March 11

My Oh My Oh Meyer Lemons on a Pizza?

4  comments

Our local paper picked up a piece a week or two ago by Amy Culbertson titled “Infusing winter meals with exotic appeal” touting the glories of Meyer lemons and offering two delicious-sounding recipes for using them.

Unlike their true lemony yellow cousins, Meyer lemons are a hybrid lemon-orange cross and their skins betray their heritage. In fact, it was the bright, almost sunburnt yellow-orange color of a big, beautiful bowl of them in the accompanying photo that first drew my eye to the article.

We’re lucky that among our small cluster of fruit trees at our place in Santa Barbara stands a good-sized old Meyer lemon tree that works hard to keep us well supplied with tasty, mild Meyer lemons when we’re there. Sometimes, it works harder than we can keep up with, thus my interest in recipes for what to do with an occasional excess of Meyer lemons.

Blending their juice with lime juice springs to mind, but a girl can only drink so many margaritas.

Fortunately, Ms. Culbertson came to my rescue. Of the two recipes included with her article in our paper, the first–a Meyer Lemon and Onion Relish–weighs in at just 2 grams of carb per 2 tablespoon serving. No real problem there for the low carb dieter. The second–a Meyer Lemon, Gorgonzola, and Arugula Pizza–requires minimal modification to render it low carb friendly.

And it sounds divine.

The way it’s written, the nutritional breakdown provided claims a whopping 125 grams of carb in a serving (half a 10-inch pizza) which seems sort of implausible, when you consider what’s in it, or rather on it: olive oil, a half cup of the Meyer Lemon and Onion Relish, Gorgonzola cheese, some pine nuts, fresh thyme leaves, and arugula leaves. I ran the ingredients through my handy-dandy nutritional calculator and discovered that the aforementioned toppings only contain 11.7 grams of effective carbohydrate in both servings–i.e., ringing up just south of 6 grams per person.

So where’s the massive carb load? In the pizza crust, obviously, but since the toppings only add between 5 and 6 grams, to hit that 125 gram carb total claimed per serving that means there’s got to be 120 grams of carb in the dough for each half of her 10-incher. If so, that’s one thick crust she’s topping.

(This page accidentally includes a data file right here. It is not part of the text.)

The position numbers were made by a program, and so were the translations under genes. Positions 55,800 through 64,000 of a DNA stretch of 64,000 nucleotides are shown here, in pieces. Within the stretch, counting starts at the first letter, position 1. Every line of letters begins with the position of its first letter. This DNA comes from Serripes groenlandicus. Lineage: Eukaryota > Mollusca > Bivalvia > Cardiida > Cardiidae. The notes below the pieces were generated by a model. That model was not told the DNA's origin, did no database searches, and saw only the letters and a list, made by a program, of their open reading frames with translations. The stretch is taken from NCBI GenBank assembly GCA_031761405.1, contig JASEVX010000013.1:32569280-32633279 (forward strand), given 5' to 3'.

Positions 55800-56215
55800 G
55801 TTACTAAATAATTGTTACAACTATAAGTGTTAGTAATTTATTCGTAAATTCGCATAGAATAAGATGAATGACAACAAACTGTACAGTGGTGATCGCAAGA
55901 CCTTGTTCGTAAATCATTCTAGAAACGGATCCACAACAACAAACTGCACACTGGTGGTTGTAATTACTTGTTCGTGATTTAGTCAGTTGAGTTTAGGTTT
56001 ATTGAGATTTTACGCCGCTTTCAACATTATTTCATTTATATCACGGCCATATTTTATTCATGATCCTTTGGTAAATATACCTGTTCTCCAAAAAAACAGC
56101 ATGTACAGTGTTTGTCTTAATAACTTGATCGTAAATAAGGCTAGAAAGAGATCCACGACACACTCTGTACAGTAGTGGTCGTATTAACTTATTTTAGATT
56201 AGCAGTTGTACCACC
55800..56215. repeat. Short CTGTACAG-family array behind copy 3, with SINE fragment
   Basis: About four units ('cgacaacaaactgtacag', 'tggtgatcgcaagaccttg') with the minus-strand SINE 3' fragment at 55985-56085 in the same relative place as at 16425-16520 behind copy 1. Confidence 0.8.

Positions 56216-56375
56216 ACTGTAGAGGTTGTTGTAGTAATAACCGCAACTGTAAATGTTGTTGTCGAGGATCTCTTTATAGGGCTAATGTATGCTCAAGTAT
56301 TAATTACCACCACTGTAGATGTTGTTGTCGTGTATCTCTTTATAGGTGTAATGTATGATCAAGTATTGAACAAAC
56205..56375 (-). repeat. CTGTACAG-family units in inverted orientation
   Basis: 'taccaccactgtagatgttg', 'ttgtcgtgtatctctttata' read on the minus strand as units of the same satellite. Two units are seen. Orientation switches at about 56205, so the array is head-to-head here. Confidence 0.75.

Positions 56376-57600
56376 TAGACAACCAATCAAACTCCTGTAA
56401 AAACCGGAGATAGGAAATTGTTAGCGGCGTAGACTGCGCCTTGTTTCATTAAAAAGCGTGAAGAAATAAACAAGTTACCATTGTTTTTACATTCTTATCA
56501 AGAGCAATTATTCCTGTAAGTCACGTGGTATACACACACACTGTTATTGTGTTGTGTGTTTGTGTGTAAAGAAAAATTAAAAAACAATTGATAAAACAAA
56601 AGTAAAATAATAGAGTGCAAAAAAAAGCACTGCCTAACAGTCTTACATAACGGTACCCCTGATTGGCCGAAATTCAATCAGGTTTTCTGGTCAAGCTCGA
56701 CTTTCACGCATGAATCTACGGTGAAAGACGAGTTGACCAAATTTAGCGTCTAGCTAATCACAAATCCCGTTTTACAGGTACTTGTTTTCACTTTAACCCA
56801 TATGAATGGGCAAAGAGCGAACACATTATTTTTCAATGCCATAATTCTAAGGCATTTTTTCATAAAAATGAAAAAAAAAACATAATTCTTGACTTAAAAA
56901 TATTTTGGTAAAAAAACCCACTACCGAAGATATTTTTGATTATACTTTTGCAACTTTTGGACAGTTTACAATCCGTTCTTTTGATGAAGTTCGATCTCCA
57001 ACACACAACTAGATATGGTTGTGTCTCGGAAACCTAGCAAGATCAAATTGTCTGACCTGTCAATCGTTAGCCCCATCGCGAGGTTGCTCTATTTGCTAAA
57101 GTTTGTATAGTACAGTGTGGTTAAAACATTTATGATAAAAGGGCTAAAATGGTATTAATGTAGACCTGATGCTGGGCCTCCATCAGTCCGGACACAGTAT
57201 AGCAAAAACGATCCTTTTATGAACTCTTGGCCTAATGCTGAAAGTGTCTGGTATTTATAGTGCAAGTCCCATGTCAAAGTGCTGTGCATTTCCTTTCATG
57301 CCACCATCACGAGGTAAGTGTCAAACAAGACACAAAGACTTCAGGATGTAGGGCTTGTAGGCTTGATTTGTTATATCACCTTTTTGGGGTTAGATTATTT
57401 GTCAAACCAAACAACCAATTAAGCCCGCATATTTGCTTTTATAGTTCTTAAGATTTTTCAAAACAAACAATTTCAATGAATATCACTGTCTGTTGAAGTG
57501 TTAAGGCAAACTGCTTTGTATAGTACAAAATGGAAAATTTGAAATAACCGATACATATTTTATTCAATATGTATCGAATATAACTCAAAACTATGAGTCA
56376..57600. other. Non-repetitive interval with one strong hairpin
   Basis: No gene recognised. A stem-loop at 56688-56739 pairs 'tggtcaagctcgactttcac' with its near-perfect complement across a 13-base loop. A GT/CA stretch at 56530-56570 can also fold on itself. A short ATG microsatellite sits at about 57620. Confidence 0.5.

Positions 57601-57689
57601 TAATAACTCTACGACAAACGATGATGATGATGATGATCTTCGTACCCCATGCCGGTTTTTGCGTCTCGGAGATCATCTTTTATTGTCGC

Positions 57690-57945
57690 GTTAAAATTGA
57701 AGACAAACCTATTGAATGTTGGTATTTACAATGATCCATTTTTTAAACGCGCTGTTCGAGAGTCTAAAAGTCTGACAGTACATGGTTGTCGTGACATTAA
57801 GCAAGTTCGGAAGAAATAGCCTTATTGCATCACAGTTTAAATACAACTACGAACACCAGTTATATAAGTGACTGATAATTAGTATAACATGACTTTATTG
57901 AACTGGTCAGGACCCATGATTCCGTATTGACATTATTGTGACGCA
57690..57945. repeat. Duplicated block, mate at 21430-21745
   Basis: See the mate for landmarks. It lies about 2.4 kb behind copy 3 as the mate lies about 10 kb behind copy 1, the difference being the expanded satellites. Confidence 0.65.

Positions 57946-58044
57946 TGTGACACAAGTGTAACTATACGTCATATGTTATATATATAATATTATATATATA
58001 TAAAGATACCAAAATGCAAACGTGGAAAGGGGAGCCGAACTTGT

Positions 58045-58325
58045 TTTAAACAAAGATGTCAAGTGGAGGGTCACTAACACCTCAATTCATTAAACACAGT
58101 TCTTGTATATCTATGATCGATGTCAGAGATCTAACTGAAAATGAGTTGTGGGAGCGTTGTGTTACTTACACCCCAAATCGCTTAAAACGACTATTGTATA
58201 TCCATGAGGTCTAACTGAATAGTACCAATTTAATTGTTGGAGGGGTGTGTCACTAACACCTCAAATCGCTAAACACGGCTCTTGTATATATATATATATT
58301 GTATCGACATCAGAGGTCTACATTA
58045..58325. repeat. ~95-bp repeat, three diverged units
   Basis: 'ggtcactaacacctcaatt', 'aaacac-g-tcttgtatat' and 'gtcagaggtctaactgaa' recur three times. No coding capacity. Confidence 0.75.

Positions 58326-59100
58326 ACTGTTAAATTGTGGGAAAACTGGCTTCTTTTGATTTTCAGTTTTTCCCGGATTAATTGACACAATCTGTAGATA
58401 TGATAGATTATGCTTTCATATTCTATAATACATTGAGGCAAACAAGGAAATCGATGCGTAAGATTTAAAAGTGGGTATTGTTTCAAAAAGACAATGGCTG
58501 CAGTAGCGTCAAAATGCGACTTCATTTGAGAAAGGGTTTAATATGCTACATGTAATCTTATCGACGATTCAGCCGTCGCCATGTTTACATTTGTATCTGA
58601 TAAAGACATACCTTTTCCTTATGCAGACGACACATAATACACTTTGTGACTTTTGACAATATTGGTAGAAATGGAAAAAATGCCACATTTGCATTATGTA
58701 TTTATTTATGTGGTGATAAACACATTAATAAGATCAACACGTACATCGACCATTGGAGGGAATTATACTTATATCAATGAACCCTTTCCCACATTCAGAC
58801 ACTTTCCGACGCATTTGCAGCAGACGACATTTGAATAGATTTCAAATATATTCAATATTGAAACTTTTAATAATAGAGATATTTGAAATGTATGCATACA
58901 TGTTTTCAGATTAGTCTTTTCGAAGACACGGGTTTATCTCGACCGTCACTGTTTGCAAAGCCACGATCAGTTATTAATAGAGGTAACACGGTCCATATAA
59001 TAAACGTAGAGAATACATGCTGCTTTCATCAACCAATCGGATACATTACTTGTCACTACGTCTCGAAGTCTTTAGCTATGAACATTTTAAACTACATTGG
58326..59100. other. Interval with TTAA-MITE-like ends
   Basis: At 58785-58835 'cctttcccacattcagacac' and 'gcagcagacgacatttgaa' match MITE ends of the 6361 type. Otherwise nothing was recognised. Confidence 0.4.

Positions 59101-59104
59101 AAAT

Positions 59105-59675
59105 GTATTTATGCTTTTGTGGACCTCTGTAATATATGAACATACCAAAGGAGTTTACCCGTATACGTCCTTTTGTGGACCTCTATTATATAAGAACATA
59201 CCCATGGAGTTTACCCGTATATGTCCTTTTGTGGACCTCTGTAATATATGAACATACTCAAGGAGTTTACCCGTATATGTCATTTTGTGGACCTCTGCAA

No matter; it’s simple enough to reduce the carb tab and keep all the flavors by either substituting a large low-carb flour tortilla for the crust (at a cost of around 5 grams a person) or for those who want something a little thicker to chew on, by putting the delicious toppings on a low-carb homemade waffle, for about the same cost.

Either way, as soon as we get back to our Meyer Lemon tree, I intend to make enough relish to keep me in Meyer Lemon, Gorgonzola, and Arugula pizzas for a good while.

Low-carb adapted, of course.


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  1. Meyer lemons grow well in many parts of the country. They are cold hardy to about 28F, so must be grown in pots where it gets colder than this. Fortunately, you can buy them on dwarfing rootstock, which makes this easy. The smell of the blooms alone is enough to justify their purchase. The excellent fruit is icing on the cake.

    If you try this and bring them in for the winter, check for stowaways. Giant swallowtail caterpillars love Meyer lemons. We had a couple pupate and emerge into our house this year during the prolonged cold spell in December/January, much to the delight of our children.